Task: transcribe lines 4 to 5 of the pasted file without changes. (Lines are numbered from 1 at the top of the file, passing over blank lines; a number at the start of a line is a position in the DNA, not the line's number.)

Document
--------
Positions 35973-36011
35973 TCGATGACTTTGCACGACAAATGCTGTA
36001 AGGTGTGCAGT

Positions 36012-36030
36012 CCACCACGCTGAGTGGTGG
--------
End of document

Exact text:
Positions 36012-36030
36012 CCACCACGCTGAGTGGTGG